US10520952B1 - Devices, systems, and methods for transmitting vehicle data - Google Patents

Devices, systems, and methods for transmitting vehicle data Download PDF

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US10520952B1
US10520952B1 US16/010,368 US201816010368A US10520952B1 US 10520952 B1 US10520952 B1 US 10520952B1 US 201816010368 A US201816010368 A US 201816010368A US 10520952 B1 US10520952 B1 US 10520952B1
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vehicle
data
lead
torque
ecu
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US20190384322A1 (en
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Mark S. Luckevich
Shad M. Laws
Joshua P. Switkes
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Peloton Technology Inc
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Peloton Technology Inc
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Priority to US13/542,622 priority patent/US8744666B2/en
Priority to US13/542,627 priority patent/US9582006B2/en
Priority to US14/292,583 priority patent/US9665102B2/en
Priority to US15/607,316 priority patent/US10281927B2/en
Priority to US16/010,368 priority patent/US10520952B1/en
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Assigned to PELOTON TECHNOLOGY, INC. reassignment PELOTON TECHNOLOGY, INC. ASSIGNMENT OF ASSIGNORS INTEREST (SEE DOCUMENT FOR DETAILS). Assignors: LAWS, SHAD M, LUCKEVICH, MARK S, SWITKES, JOSH P
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    • G05CONTROLLING; REGULATING
    • G05DSYSTEMS FOR CONTROLLING OR REGULATING NON-ELECTRIC VARIABLES
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    • G05D1/02Control of position or course in two dimensions
    • G05D1/021Control of position or course in two dimensions specially adapted to land vehicles
    • G05D1/0287Control of position or course in two dimensions specially adapted to land vehicles involving a plurality of land vehicles, e.g. fleet or convoy travelling
    • G05D1/0291Fleet control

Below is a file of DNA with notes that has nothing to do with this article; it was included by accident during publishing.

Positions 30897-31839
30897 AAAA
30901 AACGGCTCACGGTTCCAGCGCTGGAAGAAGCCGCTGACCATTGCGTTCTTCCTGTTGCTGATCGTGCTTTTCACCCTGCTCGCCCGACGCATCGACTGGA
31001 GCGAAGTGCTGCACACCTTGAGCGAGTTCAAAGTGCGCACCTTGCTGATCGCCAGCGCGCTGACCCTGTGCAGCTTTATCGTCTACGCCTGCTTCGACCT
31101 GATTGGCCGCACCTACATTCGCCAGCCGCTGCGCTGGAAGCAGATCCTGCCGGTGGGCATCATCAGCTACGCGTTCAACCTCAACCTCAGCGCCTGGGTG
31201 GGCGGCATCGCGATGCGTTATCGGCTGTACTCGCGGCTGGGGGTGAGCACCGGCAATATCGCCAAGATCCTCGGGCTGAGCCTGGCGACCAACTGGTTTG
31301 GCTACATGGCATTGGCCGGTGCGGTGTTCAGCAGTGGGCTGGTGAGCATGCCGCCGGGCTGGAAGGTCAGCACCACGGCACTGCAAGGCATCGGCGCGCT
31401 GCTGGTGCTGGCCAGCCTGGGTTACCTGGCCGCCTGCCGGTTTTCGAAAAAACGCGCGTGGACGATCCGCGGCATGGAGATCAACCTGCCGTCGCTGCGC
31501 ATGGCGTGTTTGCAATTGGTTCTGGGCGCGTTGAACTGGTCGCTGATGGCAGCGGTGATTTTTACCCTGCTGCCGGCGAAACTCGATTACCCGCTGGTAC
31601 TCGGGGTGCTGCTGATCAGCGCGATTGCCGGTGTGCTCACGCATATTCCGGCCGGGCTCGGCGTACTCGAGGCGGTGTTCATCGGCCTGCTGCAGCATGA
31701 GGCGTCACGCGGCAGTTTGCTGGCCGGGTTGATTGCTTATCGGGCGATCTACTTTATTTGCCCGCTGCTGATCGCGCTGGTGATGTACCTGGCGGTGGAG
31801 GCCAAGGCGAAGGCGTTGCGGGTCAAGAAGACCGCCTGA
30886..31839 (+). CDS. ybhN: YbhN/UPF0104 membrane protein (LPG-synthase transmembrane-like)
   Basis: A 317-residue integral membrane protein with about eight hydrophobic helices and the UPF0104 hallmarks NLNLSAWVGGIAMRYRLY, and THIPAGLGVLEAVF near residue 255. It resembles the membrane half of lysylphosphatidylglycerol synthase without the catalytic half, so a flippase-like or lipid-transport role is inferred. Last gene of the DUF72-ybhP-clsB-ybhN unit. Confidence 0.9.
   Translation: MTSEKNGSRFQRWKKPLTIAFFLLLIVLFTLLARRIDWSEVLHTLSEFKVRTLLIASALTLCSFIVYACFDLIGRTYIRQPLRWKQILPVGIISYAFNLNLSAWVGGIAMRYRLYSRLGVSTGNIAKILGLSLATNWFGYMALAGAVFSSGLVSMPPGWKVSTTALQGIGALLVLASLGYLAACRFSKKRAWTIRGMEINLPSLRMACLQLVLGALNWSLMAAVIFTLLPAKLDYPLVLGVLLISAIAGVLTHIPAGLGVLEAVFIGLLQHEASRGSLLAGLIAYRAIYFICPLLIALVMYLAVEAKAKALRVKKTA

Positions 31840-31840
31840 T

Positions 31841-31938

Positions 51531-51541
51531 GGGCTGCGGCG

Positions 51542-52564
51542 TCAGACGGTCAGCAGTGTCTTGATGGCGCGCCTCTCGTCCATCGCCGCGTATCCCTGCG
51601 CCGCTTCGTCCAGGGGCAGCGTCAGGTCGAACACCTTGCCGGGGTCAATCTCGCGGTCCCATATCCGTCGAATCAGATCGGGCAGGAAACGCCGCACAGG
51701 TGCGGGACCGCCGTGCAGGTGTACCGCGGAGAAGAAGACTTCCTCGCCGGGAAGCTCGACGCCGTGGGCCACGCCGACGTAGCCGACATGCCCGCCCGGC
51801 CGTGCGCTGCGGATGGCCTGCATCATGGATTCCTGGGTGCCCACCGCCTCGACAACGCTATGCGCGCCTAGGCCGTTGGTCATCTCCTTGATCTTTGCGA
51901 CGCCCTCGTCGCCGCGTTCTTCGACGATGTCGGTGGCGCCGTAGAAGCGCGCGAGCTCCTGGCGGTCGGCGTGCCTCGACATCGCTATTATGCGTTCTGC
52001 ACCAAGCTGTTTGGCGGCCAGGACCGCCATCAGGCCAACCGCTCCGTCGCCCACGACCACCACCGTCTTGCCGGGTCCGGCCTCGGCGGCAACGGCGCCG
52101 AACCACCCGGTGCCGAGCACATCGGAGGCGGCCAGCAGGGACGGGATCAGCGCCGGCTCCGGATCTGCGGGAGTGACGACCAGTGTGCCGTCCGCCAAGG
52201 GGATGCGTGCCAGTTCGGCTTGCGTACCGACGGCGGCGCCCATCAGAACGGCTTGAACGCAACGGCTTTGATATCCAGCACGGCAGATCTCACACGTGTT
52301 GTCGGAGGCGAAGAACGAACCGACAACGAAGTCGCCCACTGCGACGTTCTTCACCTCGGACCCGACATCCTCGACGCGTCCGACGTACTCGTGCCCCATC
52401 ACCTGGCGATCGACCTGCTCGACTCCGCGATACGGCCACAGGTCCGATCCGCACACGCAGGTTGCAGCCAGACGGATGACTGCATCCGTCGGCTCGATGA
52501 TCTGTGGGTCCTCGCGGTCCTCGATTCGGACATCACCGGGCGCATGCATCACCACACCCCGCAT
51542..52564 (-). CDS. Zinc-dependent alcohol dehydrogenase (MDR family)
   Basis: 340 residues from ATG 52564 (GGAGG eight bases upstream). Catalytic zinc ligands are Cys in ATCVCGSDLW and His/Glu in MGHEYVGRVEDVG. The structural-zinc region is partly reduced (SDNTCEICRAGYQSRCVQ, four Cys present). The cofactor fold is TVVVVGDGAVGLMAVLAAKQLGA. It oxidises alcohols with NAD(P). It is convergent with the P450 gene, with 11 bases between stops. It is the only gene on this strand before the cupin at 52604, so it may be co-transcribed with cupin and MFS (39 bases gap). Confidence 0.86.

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    • G05DSYSTEMS FOR CONTROLLING OR REGULATING NON-ELECTRIC VARIABLES
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    • G05D1/021Control of position or course in two dimensions specially adapted to land vehicles
    • G05D1/0287Control of position or course in two dimensions specially adapted to land vehicles involving a plurality of land vehicles, e.g. fleet or convoy travelling
    • G05D1/0289Control of position or course in two dimensions specially adapted to land vehicles involving a plurality of land vehicles, e.g. fleet or convoy travelling with means for avoiding collisions between vehicles
    • BPERFORMING OPERATIONS; TRANSPORTING
    • B60VEHICLES IN GENERAL
    • B60WCONJOINT CONTROL OF VEHICLE SUB-UNITS OF DIFFERENT TYPE OR DIFFERENT FUNCTION; CONTROL SYSTEMS SPECIALLY ADAPTED FOR HYBRID VEHICLES; ROAD VEHICLE DRIVE CONTROL SYSTEMS FOR PURPOSES NOT RELATED TO THE CONTROL OF A PARTICULAR SUB-UNIT
    • B60W10/00Conjoint control of vehicle sub-units of different type or different function
    • B60W10/04Conjoint control of vehicle sub-units of different type or different function including control of propulsion units
    • B60W10/06Conjoint control of vehicle sub-units of different type or different function including control of propulsion units including control of combustion engines
    • BPERFORMING OPERATIONS; TRANSPORTING
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    • B60WCONJOINT CONTROL OF VEHICLE SUB-UNITS OF DIFFERENT TYPE OR DIFFERENT FUNCTION; CONTROL SYSTEMS SPECIALLY ADAPTED FOR HYBRID VEHICLES; ROAD VEHICLE DRIVE CONTROL SYSTEMS FOR PURPOSES NOT RELATED TO THE CONTROL OF A PARTICULAR SUB-UNIT